First impression on unpacking the Q702 test unit was the solid feel and clean, minimalist styling.
Apple Mac mini
It's no secret that Windows is a high-maintenance OS. New threats hit the Internet daily, and connected Windows PCs need constant patching to protect against viruses, worms and Trojans. While addressing these security issues is no problem for a tech-savvy user, the average consumer just wants a computer that works.
- Stylish design, small footprint
- Hard to upgrade
If you're after a simple, flexible machine for productivity or browsing the Internet, Apple's budget PC-killer is a great choice.
Price$ 799.00 (AUD)
Apple understands that most users don't want to worry about patching, viruses, malware, and the other issues currently plaguing the Windows platform. Instead, the Californian company has designed the Mini as a flexible computer for surfing the net and handling basic tasks, and MacOS suffers far fewer security issues than its Microsoft counterpart.
The Mini is available in three build configurations, starting at $799 for the base system with 1.25GHz PowerPC G4 processor, 40GB hard disk and a CD-RW/DVD-ROM combo drive, and ranging up to $1099 for a bells-and-whistles model with a 1.42GHz processor, 80GB hard disk and a SuperDrive capable of burning DVD+/-RW discs. A middle system ($949) includes both the faster processor of the $1099 model but eschews the DVD burner in favour of a CD-RW/DVD-ROM combo drive. All three share the same 512MB of DDR memory and an ATI Radeon 9200 video processor, and the top two models also feature Bluetooth and 802.11b/g Wi-Fi.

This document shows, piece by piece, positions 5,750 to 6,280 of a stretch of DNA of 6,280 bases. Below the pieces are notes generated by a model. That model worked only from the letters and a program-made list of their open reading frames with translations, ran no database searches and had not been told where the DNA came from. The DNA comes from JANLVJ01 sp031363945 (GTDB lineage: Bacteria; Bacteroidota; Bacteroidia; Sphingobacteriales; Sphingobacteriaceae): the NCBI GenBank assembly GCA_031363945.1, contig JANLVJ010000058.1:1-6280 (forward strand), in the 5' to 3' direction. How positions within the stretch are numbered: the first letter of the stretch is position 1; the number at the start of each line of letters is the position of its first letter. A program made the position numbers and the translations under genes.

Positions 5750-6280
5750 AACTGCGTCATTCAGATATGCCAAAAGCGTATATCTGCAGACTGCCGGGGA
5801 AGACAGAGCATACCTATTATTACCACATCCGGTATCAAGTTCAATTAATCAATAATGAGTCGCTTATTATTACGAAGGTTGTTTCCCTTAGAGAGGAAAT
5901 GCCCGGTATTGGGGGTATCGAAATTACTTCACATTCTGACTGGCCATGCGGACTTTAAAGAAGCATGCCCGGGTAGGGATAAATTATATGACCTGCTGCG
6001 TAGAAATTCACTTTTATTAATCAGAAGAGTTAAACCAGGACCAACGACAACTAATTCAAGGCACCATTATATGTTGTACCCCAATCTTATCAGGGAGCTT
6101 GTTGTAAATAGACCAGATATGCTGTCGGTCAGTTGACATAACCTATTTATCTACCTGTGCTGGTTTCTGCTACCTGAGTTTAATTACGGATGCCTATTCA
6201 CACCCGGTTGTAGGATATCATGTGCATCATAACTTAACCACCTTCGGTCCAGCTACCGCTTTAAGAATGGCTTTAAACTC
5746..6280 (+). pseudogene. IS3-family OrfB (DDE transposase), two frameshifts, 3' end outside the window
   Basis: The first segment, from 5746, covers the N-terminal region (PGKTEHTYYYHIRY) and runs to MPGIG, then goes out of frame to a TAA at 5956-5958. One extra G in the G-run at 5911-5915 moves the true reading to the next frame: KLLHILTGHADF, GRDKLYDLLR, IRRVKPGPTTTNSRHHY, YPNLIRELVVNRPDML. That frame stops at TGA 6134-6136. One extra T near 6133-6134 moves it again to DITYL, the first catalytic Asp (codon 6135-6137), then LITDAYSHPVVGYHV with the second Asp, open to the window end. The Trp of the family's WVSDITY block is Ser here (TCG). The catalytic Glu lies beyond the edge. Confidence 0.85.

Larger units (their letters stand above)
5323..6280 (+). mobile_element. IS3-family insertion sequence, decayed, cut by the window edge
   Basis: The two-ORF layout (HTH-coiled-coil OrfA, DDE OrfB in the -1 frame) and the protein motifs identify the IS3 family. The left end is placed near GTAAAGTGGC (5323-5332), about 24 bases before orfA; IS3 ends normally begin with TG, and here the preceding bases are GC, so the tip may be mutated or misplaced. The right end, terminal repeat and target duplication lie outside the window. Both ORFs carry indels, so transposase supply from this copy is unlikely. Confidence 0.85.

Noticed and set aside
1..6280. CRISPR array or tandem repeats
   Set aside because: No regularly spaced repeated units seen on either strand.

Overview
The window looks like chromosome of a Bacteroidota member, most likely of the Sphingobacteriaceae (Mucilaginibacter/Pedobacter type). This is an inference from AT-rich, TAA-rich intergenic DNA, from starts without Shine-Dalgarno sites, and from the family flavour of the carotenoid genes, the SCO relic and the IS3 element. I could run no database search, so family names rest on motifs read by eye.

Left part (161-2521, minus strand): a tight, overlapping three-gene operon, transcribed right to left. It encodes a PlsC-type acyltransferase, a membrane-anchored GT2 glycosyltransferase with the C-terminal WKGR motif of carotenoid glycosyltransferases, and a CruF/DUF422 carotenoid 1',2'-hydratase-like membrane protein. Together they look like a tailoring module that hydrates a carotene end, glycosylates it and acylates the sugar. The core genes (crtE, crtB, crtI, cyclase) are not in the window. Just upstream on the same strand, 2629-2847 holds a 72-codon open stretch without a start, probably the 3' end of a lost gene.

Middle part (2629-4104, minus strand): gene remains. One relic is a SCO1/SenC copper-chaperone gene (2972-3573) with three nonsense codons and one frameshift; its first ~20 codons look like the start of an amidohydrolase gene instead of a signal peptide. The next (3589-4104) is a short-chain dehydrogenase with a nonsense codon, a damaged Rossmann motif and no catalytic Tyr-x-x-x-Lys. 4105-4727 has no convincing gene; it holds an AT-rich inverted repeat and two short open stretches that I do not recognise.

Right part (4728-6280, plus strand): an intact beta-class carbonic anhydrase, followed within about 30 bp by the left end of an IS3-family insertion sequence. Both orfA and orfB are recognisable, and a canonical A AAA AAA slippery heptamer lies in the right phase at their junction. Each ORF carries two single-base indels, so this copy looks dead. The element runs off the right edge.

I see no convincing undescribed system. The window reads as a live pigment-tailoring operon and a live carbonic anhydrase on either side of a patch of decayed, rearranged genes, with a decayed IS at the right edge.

The Mini runs Mac OS X v10.4 Tiger and ships with an adequate bundle of utilitarian and leisure software, including iLife '05, AppleWorks, Apple Hardware Test, and a 30-day trial of iWork '05.
Though the brushed aluminium and white plastic machine measures 17 x 17 x 5cm and weighs a mere 1.3KG, the small rear panel offers a reasonable selection of ports, including two USB sockets, Ethernet, modem, DVI, a single Firewire connector, and a Walkman-style audio jack. These should be ample for most users, but you may want to factor in the cost of a USB hub if you want to connect additional peripherals like a printer or USB webcam. The $799 asking price is also a little misleading. The mini doesn't ship with a monitor, keyboard and mouse, so you'll have to budget for accessories when speccing up a system. Apple has targeted the Mini at existing PC owners, though, so there's a good chance buyers will have a spare keyboard and mouse lying around.
In operation, the system works flawlessly, and even the 1.25GHz model feels responsive when running a number of applications and browsing websites via Safari. Better yet, it's quiet, so you could comfortably tuck a mini away in a corner of a family space like a lounge room or kitchen.
The only real problem is that the small dimensions make it hard to upgrade. It's possible to add more RAM, but your options are otherwise limited. The mini isn't a powerhouse, but it's great for surfing the net and performing basic tasks. It runs quietly, features an attractive, lounge room-friendly design, and is rounded out by a one-year warranty.
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GGG Evaluation Team
For work use, Microsoft Word and Excel programs pre-installed on the device are adequate for preparing short documents.
The Fujitsu LifeBook UH574 allowed for great mobility without being obnoxiously heavy or clunky. Its twelve hours of battery life did not disappoint.
The screen was particularly good. It is bright and visible from most angles, however heat is an issue, particularly around the Windows button on the front, and on the back where the battery housing is located.
My first impression after unboxing the Q702 is that it is a nice looking unit. Styling is somewhat minimalist but very effective. The tablet part, once detached, has a nice weight, and no buttons or switches are located in awkward or intrusive positions.
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